Yet, 2019 also saw Bangladesh and India sign seven new agreements on a range of issues including coastal surveillance systems, cooperation in promoting youth and culture, and Indian use of the Chittagong and Mongla ports for transportation of goods. Although the relationship between the two neighboring nations has progressed swiftly in the last decade, some of these recent agreements were criticized in Bangladesh as the deals appear to cater to India. In particular, the deal to allow India to withdraw water from the Feni River was controversial, since Bangladesh continues to fail to get India to sign agreements on the Farakka Barrage dam and Teesta River water sharing.
One of the most vulnerable countries to climate change, Bangladesh has been on the receiving end of multiple climate-induced catastrophes in 2019. Cyclone Fani hit the country in May, killing 17, destroying over 2,000 houses and 330 acres of crops, and altogether causing damages of around USD $63 million. This was followed by Cyclone Bulbul hitting the country in November, killing 25, severely affecting almost 14% of the country’s farmland, and causing damages worth USD $30 million. In addition, the country was hit by its worst Dengue outbreak in 2019 infecting nearly 30,000 people. This outbreak has been partially attributed to rising temperatures, since the mosquitoes that carry dengue are particularly sensitive to climate change.
Additionally, Prime Minister Hasina has expressed concern about the environmental impact of the Rohingya Refugee Crisis. Over 900,000 Rohingya refugees are currently residing in refugee camps in the low-lying coastal district of Cox’s Bazar, a region of Bangladesh which is expected to be one of the areas of South Asia to be most negatively impacted by climate change.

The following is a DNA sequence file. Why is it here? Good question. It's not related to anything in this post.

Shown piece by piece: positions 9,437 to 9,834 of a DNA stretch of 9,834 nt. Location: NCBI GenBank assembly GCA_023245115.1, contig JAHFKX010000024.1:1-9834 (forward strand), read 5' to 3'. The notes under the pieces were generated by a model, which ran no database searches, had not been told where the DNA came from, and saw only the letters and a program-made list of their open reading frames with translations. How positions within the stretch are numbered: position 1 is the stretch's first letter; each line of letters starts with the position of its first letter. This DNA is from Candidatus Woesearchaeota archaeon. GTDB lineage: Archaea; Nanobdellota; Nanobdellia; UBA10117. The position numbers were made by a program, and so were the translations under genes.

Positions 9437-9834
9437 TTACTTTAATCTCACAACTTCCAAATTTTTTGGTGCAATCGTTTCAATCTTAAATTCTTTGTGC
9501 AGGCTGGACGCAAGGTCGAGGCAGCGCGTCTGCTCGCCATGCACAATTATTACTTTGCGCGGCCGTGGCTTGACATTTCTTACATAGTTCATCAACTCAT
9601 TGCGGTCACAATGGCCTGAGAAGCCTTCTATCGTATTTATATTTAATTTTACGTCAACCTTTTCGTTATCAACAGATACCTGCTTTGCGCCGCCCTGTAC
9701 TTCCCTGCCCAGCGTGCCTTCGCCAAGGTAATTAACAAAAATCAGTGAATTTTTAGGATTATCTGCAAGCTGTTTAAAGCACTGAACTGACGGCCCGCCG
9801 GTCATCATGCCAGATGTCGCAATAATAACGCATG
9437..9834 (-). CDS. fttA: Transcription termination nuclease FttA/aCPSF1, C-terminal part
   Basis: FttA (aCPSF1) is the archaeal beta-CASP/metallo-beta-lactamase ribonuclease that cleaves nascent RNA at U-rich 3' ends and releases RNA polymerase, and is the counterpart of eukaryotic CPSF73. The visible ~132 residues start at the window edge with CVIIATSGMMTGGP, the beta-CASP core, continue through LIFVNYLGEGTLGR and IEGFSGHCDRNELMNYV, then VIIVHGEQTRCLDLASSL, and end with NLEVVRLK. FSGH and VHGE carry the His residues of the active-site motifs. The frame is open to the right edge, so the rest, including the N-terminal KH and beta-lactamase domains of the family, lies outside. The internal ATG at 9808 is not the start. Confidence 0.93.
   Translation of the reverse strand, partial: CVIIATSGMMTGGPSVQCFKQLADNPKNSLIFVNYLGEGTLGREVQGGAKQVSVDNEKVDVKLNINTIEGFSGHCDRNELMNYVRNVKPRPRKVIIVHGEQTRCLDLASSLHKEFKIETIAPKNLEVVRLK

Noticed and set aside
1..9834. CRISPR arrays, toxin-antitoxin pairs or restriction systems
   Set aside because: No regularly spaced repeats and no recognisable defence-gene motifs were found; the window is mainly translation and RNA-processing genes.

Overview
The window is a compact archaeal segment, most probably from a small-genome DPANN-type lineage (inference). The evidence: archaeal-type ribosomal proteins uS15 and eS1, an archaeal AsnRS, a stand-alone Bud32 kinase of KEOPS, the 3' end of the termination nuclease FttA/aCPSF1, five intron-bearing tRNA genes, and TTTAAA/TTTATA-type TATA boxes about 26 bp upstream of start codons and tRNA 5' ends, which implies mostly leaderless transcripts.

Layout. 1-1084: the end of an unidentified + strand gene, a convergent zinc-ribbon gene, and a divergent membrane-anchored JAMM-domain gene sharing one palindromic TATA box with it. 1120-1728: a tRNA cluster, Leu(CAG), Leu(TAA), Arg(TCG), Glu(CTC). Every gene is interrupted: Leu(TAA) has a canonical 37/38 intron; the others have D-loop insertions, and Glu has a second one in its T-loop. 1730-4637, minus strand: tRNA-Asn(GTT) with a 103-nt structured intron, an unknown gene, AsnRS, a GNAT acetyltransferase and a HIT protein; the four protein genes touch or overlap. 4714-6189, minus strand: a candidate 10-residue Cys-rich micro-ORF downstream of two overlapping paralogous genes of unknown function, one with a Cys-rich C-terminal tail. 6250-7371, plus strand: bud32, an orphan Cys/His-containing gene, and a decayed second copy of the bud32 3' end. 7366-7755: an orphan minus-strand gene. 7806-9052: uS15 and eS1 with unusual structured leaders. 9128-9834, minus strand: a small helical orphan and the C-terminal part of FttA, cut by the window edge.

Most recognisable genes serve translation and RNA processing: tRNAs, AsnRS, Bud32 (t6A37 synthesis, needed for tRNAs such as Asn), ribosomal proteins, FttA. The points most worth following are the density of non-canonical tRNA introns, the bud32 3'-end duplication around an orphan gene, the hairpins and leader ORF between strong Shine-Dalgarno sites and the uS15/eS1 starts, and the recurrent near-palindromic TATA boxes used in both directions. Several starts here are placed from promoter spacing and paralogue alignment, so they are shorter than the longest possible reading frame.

Additionally, Prime Minister Hasina has expressed concern about the environmental impact of the Rohingya Refugee Crisis. Over 900,000 Rohingya refugees are currently residing in refugee camps in the low-lying coastal district of Cox’s Bazar, a region of Bangladesh which is expected to be one of the areas of South Asia to be most negatively impacted by climate change. The immense deforestation, disappearing groundwater reserves, and increased air pollution in the areas in and surrounding the refugee camps has only served to increase concerns about the environmental footprint of the Rohingya Refugee Crisis. Efforts to rehouse Rohingya refugees in more sustainable, long term housing have hit snags however. Government efforts to move 100,000 Rohingya to the newly completed Bhasan Char housing project have been met with condemnation by some international human rights organizations who argue that the natural disaster prone island of Bhasan Char is unsuitable to house refugees. Further, many Rohingya’s has expressed their unwillingness to move there, similarly citing the inhabitability of the island—an idea government officials allege was begun by international aid workers. While the U.N. deliberates on the future of the Rohingya, U.N. bodies have shown reluctance towards moving the Rohingya, citing concerns over the lack of prior feasibility studies on the Bhashan Char housing project.